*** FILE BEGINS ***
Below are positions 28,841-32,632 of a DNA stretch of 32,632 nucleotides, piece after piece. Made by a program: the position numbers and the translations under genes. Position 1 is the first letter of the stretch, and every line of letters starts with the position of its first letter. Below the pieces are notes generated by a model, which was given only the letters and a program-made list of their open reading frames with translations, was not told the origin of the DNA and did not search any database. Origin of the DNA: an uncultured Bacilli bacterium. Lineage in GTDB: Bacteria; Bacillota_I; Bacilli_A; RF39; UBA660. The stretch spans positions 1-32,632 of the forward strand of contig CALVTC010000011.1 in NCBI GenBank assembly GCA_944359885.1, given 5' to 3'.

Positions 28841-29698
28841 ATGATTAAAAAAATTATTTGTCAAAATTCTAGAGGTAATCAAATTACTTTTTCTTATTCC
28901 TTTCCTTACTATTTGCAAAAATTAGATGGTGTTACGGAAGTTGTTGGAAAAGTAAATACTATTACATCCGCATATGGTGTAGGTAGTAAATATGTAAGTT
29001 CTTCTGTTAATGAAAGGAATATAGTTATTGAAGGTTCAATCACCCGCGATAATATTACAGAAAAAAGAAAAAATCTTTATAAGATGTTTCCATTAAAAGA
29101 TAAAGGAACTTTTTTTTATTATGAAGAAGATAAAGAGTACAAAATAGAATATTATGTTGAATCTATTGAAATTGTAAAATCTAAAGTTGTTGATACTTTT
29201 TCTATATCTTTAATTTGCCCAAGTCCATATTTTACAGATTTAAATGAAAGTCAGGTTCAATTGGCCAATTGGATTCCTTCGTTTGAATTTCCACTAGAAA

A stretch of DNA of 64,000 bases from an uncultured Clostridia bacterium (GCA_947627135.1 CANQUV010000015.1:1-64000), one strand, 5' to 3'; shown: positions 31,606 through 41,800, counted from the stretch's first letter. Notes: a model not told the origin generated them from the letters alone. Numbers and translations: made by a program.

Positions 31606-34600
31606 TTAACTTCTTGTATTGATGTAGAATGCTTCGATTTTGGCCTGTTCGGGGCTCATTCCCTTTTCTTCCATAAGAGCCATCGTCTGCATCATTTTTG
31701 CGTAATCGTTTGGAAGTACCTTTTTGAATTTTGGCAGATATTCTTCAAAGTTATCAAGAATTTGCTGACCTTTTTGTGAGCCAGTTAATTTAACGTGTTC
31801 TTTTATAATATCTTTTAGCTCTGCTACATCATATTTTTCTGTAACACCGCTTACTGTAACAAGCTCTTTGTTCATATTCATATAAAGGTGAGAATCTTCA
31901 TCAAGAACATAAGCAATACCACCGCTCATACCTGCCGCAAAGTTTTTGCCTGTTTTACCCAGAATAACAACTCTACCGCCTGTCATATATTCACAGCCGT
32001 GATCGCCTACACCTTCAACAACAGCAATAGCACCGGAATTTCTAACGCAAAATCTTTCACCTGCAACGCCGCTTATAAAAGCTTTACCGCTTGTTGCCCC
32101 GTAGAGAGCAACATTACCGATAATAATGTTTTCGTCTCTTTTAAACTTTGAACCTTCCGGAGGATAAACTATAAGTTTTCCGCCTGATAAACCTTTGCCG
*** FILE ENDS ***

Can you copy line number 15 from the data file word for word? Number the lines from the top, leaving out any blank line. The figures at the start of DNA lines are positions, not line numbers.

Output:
32101 GTAGAGAGCAACATTACCGATAATAATGTTTTCGTCTCTTTTAAACTTTGAACCTTCCGGAGGATAAACTATAAGTTTTCCGCCTGATAAACCTTTGCCG